Details on wiring my house for sound

Thanks for the responses to my previous thread. More questions, however. I have a Square D fuse box with six sockets. Some are fitted with the Fusestat devices. I presume these are NOT best, as they involve another layer of contacts. Anyone with experience with these. Also, the box says to use only copper wire, but the contacts in the sockets look to be aluminum and are raised. Should I look at other boxes? I know Sq D is high quality and the box is quite heavy. Thanks for any thoughts.
Jp that box should do you fine; congrat's on picking fuses over breakers. Those Fusestat's are actually resettable screw-in breakers; notice the small pop-out in the center for resetting when they trip. There are OK for non-audio loads but use real fuses (not glass body) for the sound system.
Those socket contacts are apparently plated with something; not to be concerned (whatever it is) they built the box & specify copper wire only so they know what they're all about.

Thanks for your post. My fusestats are actually fuses and not breakers, but I won't use them anyway.
Umm.. just happened to browse this post, and could use some info. I have a dedicated circuit for my audio recepticles, in my Square D breaker box.. and was going to go further and create a dedicated subpanel for audio.. are you saying breakers are noticeable worse then fuses for audio?
Not sure what you have there then? Maybe these are time-delay fuses vs. fast fuses? Time delay elements look somewhat more complicated than the fast-blow types, they usually have a spring & some other stuff in there. They are intended for motor applications (refrigerators, washers, dryers, furnaces, etc) where the motor's startup current surge would fail a fast-blow element. I recall time delay fuses being called Fusetron's sometimes. I have not compared these to standard fuses when used for audio, but they might be OK.
An alternative approach when fusing a motor device is to overfuse it so the surge current won't fail the element, but this offers poor protection. Similarly, fusing a non-reactive load with a slow-blow fuse offers poor protection but it might, still just sound fine.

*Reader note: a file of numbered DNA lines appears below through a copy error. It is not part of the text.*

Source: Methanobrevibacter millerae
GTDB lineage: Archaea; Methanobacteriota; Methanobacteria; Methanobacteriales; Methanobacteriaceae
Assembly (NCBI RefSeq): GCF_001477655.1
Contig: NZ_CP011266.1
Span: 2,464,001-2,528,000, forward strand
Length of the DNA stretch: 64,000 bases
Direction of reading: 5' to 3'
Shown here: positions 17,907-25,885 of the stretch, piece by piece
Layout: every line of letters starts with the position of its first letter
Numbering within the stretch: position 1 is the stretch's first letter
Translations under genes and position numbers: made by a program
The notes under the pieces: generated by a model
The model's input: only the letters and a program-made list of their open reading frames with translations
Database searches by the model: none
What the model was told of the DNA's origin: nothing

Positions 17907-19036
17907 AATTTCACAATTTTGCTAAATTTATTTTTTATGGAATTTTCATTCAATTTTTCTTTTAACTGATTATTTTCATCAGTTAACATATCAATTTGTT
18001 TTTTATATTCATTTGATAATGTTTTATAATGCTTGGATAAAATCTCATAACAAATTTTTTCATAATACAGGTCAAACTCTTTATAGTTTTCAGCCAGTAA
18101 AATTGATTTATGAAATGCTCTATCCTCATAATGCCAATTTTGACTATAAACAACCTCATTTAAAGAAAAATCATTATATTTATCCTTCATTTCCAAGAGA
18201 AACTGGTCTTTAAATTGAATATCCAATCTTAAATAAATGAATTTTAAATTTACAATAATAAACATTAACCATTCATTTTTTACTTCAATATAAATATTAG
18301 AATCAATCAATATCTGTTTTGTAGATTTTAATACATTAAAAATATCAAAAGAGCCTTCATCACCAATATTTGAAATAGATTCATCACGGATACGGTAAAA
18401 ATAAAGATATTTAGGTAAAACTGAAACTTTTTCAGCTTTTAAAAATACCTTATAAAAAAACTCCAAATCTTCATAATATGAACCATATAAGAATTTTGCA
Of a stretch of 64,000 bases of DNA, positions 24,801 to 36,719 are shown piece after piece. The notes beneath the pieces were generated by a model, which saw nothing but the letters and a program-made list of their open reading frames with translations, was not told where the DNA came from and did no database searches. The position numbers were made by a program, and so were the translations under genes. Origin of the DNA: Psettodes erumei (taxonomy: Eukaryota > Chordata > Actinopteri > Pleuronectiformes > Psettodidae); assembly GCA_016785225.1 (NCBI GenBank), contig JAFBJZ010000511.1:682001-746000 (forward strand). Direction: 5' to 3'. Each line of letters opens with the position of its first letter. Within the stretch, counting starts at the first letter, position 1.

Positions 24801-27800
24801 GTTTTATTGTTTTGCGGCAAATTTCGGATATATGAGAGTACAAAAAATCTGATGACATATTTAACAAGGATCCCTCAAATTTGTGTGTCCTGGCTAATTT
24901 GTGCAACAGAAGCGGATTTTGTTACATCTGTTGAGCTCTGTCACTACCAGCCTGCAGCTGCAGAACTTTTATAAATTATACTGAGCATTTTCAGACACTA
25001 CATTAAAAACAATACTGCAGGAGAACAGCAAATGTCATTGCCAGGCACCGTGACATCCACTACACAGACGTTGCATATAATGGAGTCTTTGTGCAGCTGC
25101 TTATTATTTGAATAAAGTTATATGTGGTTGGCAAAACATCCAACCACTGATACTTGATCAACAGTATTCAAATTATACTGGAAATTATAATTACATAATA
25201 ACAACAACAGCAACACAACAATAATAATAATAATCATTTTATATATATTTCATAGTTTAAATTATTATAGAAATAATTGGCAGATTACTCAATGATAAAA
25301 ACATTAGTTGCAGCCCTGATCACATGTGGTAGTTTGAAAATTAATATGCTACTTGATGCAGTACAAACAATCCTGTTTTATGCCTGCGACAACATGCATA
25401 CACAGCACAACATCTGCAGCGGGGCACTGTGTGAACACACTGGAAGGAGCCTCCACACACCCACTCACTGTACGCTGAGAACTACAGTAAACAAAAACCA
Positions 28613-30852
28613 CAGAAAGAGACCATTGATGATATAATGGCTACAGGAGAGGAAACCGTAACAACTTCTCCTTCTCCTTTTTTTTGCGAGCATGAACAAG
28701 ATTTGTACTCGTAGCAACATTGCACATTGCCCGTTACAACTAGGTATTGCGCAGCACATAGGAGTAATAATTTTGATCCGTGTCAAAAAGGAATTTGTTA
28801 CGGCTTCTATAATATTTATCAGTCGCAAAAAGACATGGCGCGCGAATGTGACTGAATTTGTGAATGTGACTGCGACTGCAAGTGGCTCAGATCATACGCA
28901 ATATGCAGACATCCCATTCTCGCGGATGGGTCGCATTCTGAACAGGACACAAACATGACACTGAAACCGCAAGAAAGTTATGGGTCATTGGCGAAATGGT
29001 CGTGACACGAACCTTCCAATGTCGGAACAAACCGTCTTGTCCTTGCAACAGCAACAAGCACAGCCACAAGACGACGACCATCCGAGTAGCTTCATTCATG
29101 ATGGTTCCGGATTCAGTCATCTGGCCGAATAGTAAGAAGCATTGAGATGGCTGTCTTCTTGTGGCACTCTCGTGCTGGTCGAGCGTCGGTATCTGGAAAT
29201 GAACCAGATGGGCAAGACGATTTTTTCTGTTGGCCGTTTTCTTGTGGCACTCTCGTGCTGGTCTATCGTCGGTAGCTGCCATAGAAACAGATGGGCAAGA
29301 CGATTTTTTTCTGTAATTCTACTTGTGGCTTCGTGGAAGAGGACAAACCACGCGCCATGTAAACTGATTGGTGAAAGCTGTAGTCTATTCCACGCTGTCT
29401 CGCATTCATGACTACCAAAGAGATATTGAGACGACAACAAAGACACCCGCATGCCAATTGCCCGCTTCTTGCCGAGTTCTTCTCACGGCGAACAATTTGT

I only advise against glass body fuses because they sounded not that good in my own experience. Ceramic is definitely good (if you can find them anymore - please grab a couple boxes for me if you do find 20 amp ceramic fast fuses). Lately I've beenusing the nerw plastic body fuses but haven't yet made any hard comparisons against the one ceramic fuse that I still have left.
Yes Queg that is a fact. There are a number of archived threads about this; please try using the forum search engine. If you come up empty then post back here again; I can find some of them for you from my personal archives.
Here's a recent one: there was a fair amount of contention & argument from those who refuse to believe this, but have a read-through, try it for yourself, & post back with your own experiences.

Yes, mine have the spring in them and are slow blow. I'm going to remove them and go with regular fuses. I will search for ceramic 20 amp fuses (my 84 year old dad may have some as he has a fuse panel). Anybody else got a source?
Found regular, slow-blow, ceramic fuses at Home Depot today! Bought a box, but the guy said they stocked them all the time.